Learn, Build, Share. The finale of the Spring 2016 student hackathon season.

Welcome to MLH Prime.

Watch live video from MLH on www.twitch.tv

Are you ready for our season finale hackathon? We’ve invited our most respected community members from the past season to hack incredible projects. We can’t wait to see what you’ll build

All hacks and hackers at MLH Prime must abide by the MLH Code of Conduct.

View full rules

Eligibility

Hackers must be in school/college/university or have graduated in the last year to be eligible to win. MLH staff and advisors are not eligible to compete for prizes, but may enter hacks in the event.

Requirements

Hacks must be awesome, creative, and built on site at the event. All hacks must adhere to the MLH Code of Conduct to be eligible for presentation.

 

Note: There will typically only be up to 5 prizes per team. The rules allow for larger teams, but prizes (especially sponsor prizes) may not be available for every team member in this case.

How to enter

Any hacker who has participated in a Major League Hacking (MLH) event in the past year is eligible for MLH Prime: Spring Finale 2016. The invites are hand selected by MLH Staff around a few criteria, including number of events attended.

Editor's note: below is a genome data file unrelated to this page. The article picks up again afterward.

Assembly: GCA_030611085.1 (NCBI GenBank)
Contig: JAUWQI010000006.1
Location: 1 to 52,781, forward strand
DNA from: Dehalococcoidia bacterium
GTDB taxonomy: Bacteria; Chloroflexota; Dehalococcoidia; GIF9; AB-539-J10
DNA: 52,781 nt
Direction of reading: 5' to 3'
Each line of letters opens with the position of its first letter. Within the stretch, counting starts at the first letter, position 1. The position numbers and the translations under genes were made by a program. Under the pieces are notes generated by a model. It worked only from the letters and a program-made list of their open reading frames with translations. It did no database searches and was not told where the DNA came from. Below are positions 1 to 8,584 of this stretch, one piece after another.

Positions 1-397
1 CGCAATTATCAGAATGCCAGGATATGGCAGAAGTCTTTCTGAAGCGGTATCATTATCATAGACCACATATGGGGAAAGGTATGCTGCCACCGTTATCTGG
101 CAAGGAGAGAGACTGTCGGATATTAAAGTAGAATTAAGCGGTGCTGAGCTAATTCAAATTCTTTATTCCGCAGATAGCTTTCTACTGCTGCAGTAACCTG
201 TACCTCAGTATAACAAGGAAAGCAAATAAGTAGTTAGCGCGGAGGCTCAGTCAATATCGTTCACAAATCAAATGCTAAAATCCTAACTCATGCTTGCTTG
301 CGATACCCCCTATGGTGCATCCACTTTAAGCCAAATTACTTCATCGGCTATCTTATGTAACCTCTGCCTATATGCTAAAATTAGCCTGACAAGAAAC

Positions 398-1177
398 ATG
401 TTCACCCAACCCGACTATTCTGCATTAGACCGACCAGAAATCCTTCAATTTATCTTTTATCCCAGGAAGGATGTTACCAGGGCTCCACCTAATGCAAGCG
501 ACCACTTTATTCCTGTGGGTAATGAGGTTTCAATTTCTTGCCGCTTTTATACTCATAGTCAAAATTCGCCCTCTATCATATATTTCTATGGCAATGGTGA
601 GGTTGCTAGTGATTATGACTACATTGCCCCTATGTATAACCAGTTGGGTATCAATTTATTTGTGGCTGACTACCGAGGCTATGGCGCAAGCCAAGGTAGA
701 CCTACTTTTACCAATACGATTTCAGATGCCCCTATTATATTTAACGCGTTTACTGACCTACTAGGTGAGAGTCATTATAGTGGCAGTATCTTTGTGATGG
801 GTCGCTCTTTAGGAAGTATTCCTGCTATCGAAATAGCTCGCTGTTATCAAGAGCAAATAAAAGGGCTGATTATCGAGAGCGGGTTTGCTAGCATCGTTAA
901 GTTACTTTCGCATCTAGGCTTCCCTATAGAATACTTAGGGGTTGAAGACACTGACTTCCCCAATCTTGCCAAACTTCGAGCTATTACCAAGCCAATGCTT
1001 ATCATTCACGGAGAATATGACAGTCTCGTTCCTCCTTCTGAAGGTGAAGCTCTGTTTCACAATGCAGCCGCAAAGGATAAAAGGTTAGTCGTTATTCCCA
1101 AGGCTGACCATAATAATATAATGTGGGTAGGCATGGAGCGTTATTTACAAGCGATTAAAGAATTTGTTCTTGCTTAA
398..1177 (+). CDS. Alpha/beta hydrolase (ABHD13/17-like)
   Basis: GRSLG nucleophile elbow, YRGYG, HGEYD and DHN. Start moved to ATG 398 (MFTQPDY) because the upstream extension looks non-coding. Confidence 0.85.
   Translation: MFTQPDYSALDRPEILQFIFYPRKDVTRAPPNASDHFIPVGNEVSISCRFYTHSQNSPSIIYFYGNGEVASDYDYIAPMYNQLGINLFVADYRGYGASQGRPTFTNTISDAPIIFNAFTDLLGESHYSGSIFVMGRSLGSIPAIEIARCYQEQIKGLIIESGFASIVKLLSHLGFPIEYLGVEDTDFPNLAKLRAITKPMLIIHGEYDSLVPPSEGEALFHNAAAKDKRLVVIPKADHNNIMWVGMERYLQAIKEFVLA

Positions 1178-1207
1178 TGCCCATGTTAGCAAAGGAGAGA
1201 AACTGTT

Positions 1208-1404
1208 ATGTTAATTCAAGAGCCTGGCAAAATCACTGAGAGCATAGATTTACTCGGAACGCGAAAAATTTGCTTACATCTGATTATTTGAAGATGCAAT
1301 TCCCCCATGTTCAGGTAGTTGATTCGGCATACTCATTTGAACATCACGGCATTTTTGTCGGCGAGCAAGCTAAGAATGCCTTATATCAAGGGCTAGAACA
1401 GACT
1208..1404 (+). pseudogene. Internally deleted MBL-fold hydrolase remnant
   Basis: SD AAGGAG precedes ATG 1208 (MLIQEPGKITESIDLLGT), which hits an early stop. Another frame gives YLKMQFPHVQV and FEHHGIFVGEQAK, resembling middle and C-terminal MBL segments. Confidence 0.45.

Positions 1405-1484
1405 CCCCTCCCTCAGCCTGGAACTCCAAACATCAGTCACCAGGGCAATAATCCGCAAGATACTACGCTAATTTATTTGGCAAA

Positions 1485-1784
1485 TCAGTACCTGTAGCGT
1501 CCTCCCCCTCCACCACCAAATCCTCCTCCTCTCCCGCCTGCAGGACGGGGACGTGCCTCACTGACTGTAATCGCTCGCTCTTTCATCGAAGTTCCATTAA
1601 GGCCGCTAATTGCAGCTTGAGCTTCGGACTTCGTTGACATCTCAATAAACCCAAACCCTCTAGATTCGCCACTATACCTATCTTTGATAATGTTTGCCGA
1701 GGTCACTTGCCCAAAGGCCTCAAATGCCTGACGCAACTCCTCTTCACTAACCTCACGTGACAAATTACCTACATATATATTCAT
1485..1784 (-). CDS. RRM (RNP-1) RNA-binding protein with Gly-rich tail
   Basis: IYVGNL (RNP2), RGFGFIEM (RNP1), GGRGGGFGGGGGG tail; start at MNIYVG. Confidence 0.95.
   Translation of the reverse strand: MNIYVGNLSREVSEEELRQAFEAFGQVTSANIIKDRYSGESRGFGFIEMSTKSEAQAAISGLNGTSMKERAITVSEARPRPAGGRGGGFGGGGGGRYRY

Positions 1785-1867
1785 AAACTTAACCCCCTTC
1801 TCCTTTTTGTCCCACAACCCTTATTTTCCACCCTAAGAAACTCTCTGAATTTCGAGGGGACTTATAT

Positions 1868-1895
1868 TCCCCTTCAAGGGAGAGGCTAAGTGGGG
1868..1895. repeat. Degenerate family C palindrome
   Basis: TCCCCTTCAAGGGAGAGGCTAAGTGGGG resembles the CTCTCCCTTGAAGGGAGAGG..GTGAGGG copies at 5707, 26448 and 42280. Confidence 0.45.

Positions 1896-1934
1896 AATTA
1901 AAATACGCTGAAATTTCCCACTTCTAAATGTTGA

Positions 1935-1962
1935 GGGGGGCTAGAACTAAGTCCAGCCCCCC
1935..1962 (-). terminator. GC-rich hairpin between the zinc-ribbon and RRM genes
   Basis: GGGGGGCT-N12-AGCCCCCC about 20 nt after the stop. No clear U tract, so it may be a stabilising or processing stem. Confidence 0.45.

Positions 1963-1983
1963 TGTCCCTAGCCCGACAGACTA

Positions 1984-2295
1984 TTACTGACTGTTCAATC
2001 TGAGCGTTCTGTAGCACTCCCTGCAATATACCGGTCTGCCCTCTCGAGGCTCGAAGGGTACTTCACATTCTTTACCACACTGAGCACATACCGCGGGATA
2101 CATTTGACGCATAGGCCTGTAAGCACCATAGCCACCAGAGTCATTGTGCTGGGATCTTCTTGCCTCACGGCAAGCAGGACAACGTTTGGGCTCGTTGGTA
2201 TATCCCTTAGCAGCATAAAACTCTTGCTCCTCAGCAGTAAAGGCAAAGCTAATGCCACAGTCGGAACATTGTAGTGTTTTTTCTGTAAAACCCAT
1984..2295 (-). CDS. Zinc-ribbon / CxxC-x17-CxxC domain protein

Judges

Chris Kennedy

Chris Kennedy
Design Lead @ WeWork

Julia Neznanova

Julia Neznanova
Director @ Friends of Ebay

Adrian Catalan

Adrian Catalan
Innovation Lab Lead at GalileoU

Anat Gilboa

Anat Gilboa
Software Engineer at AmEx

Kaylyn Gibilterra

Kaylyn Gibilterra
Senior Software Engineer at Capital One Labs

Judging Criteria

  • Technology
    How technically impressive was the hack? Was the technical problem the team tackled difficult? Did it use a particularly clever technique or did it use many different components? Did the technology involved make you go "Wow"?
  • Design
    Did the team put thought into the user experience? How well designed is the interface? For a website, this might be about how beautiful the CSS or graphics are. For a hardware project, it might be more about how good the human-computer interaction is.
  • Completion
    Does the hack work? Did the team achieve everything they wanted?
  • Learning
    Did the team stretch themselves? Did they try to learn something new? What kind of projects have they worked on before? If a team which always does VR projects decides to switch up and try doing a mobile app instead, that exploration should be rewarded.